How to Frame Paint by Numbers Kit
Frame Your Paint-by-Numbers Canvas:
You have worked hours, days, perhaps even weeks by now, to complete your painting. Blood, sweat, tears and lots of prayers have gone into creating the epic Paint-by-Number canvas. And now as you stand back and revel in the beauty of your amazingly-done work, you realize: what now? Well, we are here to provide you with a detailed answer to this “what now?”, because we have got the instruction manual to how to frame your Paint-by-Numbers canvas. Framing your canvas allows you to secure the canvas and get it ready to be put up anywhere you may like for décor purposes.
While working with Paint-by-Numbers canvas, you do not necessarily “frame” it; rather, you stretch the canvas. though it seems like a new thing to do, stretching a Paint-by-Numbers canvas is quite easy and requires minimal components in order for you to carry out the process of stretching.
Components involved in Stretching:
- Stretcher Bars. These bars are usually made up of wood and are designed in such a way that they slide to fit in tautly with each other. They become the “frame” for your canvas.
- These are used to secure the canvas onto the stretcher bars.
- Staple gun (optional). It is used for bigger canvases that may require additional security to keep them fixed in place.
(this method is done for when you have not started painting)
- Spread the canvas, numbered side facedown, on a smooth, flat and a clean surface.
- Take the four wooden pieces of stretcher bars. Make sure your stretcher bars are according to the size of your canvas. you can do so by ordering stretcher bars that coincide with the dimensions of the canvas you will be working on.
- Fix the stretcher bars to form a frame by fitting the mitered ends of the bars with each other. Make sure you secure the mitered ends correctly. You will know that when the frame does not budge once you have secured it.
- Place the stretcher bar frame on top of the canvas. Its front side should be facing down.
- Make sure that the measurements of the canvas coincide with that of the frame. To do so, ensure that the sides of the frame perfectly encapsulate the canvas within it. The numbered side should not ride up onto the sides of the frame. Also, ensure that you have around 1 ½” of material left on each side of the frame, so you can stretch the canvas enough for it to be perfectly taut.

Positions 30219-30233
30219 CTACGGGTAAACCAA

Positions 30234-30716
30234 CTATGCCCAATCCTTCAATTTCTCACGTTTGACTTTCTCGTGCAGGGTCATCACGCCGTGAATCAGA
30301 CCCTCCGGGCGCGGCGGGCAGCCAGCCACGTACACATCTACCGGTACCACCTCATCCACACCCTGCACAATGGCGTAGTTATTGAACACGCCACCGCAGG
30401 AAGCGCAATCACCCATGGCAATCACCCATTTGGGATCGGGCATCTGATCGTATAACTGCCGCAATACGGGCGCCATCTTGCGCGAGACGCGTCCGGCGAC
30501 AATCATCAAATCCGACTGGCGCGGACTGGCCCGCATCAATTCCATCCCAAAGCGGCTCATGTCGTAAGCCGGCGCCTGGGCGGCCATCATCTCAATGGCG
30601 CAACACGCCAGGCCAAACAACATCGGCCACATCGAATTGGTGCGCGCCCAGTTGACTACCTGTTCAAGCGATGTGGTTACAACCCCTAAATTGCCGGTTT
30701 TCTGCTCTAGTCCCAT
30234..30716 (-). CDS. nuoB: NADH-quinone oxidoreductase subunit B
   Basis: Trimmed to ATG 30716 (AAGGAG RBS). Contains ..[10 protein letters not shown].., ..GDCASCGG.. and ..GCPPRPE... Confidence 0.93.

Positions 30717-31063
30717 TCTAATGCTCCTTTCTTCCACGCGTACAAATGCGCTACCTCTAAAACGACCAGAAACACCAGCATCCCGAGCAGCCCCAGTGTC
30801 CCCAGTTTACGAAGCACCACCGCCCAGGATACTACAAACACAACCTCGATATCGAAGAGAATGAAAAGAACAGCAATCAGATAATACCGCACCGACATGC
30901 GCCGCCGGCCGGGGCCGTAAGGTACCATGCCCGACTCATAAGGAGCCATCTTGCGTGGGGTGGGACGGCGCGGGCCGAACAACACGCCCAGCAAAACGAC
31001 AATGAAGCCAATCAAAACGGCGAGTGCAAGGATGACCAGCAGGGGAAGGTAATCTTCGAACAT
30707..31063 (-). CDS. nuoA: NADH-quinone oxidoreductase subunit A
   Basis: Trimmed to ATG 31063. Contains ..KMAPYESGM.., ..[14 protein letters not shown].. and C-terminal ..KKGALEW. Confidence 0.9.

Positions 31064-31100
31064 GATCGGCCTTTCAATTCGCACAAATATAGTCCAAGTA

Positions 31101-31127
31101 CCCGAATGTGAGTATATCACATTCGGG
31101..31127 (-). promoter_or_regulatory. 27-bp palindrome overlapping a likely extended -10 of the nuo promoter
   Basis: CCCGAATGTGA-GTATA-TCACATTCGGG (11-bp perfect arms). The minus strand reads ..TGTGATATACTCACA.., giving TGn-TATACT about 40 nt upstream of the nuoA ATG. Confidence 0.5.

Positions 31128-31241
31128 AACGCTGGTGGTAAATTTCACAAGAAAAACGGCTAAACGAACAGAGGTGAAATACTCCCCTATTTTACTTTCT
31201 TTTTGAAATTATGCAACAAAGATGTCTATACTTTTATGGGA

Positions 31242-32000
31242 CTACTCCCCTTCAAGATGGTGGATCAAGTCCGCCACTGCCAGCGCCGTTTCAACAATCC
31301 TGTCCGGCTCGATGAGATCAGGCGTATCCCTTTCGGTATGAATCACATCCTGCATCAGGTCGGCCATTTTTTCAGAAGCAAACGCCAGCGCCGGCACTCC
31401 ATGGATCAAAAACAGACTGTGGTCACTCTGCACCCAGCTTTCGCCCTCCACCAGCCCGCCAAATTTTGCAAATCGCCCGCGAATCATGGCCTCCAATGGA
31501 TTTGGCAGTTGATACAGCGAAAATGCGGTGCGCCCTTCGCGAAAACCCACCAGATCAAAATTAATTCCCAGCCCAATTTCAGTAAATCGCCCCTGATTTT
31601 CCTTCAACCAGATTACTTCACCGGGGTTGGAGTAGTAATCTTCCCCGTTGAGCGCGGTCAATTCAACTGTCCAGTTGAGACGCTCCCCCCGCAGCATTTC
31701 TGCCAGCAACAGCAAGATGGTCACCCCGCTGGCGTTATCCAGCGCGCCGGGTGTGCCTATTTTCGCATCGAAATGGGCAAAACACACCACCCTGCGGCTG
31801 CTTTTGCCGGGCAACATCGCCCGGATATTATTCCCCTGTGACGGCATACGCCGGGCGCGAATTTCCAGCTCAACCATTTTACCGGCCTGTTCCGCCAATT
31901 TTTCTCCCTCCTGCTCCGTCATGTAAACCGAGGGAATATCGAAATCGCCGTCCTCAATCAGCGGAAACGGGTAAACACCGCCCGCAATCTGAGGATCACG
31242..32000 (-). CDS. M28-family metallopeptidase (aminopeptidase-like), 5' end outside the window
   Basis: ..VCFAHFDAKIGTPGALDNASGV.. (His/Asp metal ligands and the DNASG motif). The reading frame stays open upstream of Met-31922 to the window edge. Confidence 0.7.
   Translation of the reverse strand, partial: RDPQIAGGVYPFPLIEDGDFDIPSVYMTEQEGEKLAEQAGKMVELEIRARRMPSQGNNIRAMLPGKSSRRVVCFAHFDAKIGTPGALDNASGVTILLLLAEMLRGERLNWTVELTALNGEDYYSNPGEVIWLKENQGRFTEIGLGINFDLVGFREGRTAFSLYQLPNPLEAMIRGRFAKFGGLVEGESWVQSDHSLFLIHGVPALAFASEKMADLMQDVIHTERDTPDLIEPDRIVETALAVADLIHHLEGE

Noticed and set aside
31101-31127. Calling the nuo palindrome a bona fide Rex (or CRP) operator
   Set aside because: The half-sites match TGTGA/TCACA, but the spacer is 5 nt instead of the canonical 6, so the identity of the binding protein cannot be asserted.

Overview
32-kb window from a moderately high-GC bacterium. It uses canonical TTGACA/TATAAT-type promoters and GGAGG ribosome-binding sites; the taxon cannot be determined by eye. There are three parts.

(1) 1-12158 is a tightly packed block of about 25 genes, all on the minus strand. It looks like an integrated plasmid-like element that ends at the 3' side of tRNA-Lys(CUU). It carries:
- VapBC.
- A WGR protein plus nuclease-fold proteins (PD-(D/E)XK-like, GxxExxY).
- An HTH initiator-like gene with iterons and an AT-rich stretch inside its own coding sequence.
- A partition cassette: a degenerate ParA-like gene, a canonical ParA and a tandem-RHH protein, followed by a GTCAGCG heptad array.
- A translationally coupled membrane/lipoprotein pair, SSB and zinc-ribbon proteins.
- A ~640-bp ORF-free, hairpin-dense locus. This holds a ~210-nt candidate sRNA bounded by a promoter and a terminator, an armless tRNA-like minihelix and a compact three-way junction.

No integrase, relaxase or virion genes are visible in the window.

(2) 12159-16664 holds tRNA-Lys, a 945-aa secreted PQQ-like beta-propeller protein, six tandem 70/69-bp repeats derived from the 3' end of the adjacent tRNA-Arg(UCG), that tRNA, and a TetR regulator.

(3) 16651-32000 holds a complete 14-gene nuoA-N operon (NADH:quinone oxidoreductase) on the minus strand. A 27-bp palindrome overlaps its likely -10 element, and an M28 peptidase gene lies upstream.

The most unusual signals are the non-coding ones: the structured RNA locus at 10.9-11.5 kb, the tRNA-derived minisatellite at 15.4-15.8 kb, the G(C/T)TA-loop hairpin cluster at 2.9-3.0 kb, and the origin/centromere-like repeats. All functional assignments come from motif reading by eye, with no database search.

- After you are satisfied with your measurements, place one of the longer sides of the frame and canvas in front of you. Carefully, stretch the canvas as much as you can, without displacing it, and fold it over the frame.
- Use thumbtacks or staple gun to secure the evenly-folded part over the frame. Make sure you repeat this process as you go along, because a second’s delay could ruin your canvas for you.
- Move to the opposite side of the frame, and this time stretch the canvas as much as you can without ruining the canvas. Fold it tautly over the frame, and again fix the canvas using thumbtacks or staple gun.
- Repeat the process on the smaller sides of the frame. Here, make sure that you neatly tuck in the corners of the canvas and fix them onto the corners of the frame.
- Flip over the canvas that is now attached to the frame. Touch the front to check if your canvas is nice and taut.
- Add a few more thumbtacks if needed. You can also staple the thumbtacks in place to make sure they’re tight.
- Trim off any excess canvas that may ruin the look of the canvas.
- Your canvas is framed and ready to be painted on!
Optional: Apply any primer of your choice onto the canvas to tighten it a bit more. There is a significant difference that appears as a result.
Stretching a Painted Canvas:
Stretching a painted canvas is quite similar to that which has been mentioned above. However, the issue arises is that a painted canvas requires more care as unnecessary stretching may ruin the paint and the texture of the painted canvas. therefore, make sure that you stretch carefully but not forcefully. Also, a painted canvas may not allow for the trimming of the sides if it has got paint on it, so there is an element of discomfort that stays there.